In New York City



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What is Glaucoma?

Glaucoma is a disease of the optic nerve, the cord that connects your eyeball to your brain. A disease of the optic nerve is called an “optic neuropathy” and glaucoma is the most common optic neuropathy. Other optic neuropathies include
  • Arteritic ischemic optic neuropathy (Giant Cell Arteritis, Temporal Arteritis)
  • Nonarteritic ischemic optic neuropathy 
  • Nutrient deficient optic neuropathy
There are many different types of glaucoma. The most common, primary open angle glaucoma, or POAG, is characterized by an open angle (the area where the aqueous fluid drains into the trabecular meshwork). 
POAG can have elevated or normal pressure, and an enlarged or normal optic nerve. Most typically, the cup to disc ratio is enlarged. When Dr. Rapoport looks inside your eye, the optic nerve looks like a donut. In a normal eye, the “donut hole” is about 0.3 of the entire donut. In a patient with glaucoma, that hole is enlarged, anywhere from 0.6 to 0.99. This signifies thinning of the optic nerve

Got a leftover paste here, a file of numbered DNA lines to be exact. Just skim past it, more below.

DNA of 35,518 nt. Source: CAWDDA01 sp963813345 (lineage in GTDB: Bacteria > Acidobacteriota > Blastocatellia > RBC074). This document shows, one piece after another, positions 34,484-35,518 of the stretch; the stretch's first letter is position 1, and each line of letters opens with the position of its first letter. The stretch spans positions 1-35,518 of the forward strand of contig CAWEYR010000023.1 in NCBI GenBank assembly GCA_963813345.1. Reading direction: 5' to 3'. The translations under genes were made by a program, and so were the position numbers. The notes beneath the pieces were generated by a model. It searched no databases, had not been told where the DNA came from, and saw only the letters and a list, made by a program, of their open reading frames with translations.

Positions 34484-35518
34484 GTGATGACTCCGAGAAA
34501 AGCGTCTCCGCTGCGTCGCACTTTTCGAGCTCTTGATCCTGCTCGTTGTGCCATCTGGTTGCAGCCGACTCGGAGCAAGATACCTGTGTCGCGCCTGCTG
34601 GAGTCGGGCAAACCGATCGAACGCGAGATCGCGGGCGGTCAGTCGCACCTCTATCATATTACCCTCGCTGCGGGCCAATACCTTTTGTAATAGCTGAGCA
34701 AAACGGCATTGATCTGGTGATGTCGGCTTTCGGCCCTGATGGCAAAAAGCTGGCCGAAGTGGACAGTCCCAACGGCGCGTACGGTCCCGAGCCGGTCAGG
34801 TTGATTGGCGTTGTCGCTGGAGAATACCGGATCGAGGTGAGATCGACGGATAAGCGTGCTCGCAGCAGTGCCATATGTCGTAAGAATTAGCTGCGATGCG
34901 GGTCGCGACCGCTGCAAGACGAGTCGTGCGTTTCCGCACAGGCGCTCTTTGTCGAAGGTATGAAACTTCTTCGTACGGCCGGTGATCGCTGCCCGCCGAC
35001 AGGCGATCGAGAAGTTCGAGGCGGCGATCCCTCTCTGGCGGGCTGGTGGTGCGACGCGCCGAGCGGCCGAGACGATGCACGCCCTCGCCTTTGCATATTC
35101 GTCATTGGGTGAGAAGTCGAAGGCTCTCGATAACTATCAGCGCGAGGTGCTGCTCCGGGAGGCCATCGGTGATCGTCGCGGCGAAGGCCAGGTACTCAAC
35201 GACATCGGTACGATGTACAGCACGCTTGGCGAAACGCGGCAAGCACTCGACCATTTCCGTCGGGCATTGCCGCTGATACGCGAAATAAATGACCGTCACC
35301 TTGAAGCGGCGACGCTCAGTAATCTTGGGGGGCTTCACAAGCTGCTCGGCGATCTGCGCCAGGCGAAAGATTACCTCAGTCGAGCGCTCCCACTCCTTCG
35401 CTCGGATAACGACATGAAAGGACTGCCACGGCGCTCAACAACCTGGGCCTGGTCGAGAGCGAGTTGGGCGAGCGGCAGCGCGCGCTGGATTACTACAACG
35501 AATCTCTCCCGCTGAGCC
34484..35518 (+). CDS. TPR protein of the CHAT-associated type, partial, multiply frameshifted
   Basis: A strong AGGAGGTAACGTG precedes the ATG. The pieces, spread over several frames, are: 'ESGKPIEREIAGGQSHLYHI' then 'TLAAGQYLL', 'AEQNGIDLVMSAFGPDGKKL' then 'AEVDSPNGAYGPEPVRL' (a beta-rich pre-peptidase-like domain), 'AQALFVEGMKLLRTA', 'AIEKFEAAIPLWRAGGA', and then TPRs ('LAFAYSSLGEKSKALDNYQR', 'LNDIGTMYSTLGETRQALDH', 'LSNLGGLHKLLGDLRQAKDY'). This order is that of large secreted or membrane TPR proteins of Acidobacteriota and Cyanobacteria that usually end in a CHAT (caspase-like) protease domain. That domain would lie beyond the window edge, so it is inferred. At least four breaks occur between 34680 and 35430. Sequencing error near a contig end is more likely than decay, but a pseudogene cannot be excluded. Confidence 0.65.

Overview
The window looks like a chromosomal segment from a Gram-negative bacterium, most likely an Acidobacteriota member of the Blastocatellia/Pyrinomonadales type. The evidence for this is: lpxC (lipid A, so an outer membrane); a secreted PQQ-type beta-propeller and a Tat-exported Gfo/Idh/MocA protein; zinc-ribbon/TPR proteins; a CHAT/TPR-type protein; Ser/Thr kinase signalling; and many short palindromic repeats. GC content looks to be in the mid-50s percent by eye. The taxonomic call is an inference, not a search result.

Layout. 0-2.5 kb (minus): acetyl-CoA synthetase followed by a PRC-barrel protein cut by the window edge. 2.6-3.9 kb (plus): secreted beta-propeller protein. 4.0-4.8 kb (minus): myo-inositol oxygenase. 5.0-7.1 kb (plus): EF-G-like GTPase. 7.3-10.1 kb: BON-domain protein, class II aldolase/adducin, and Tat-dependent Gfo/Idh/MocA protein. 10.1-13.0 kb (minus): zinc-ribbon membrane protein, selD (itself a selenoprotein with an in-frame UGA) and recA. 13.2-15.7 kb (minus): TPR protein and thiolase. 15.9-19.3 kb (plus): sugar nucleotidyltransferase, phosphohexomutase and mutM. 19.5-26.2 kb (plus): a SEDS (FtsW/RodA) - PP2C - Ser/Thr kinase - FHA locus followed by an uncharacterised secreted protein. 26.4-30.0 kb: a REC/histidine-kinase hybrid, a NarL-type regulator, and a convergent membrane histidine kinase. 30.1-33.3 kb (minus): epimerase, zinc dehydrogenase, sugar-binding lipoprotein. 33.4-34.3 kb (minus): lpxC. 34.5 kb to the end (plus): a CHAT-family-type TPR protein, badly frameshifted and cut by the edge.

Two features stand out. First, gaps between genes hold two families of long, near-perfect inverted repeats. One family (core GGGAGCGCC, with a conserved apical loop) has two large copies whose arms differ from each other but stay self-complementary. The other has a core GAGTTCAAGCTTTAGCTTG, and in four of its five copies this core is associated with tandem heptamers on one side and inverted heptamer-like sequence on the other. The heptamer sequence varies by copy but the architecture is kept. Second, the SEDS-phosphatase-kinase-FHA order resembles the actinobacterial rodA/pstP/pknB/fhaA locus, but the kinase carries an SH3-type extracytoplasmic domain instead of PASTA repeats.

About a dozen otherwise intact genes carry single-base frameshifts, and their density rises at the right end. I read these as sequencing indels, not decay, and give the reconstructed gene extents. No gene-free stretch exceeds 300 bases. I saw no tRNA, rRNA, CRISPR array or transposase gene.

There is an entity called normal pressure glaucoma, in which the optic nerve is thinned and there is progressive peripheral vision loss, but the pressure is of a normal range. In these patients the goal intraocular pressure is even lower. 



Glaucoma Treatment with Dr. Rapoport in NYC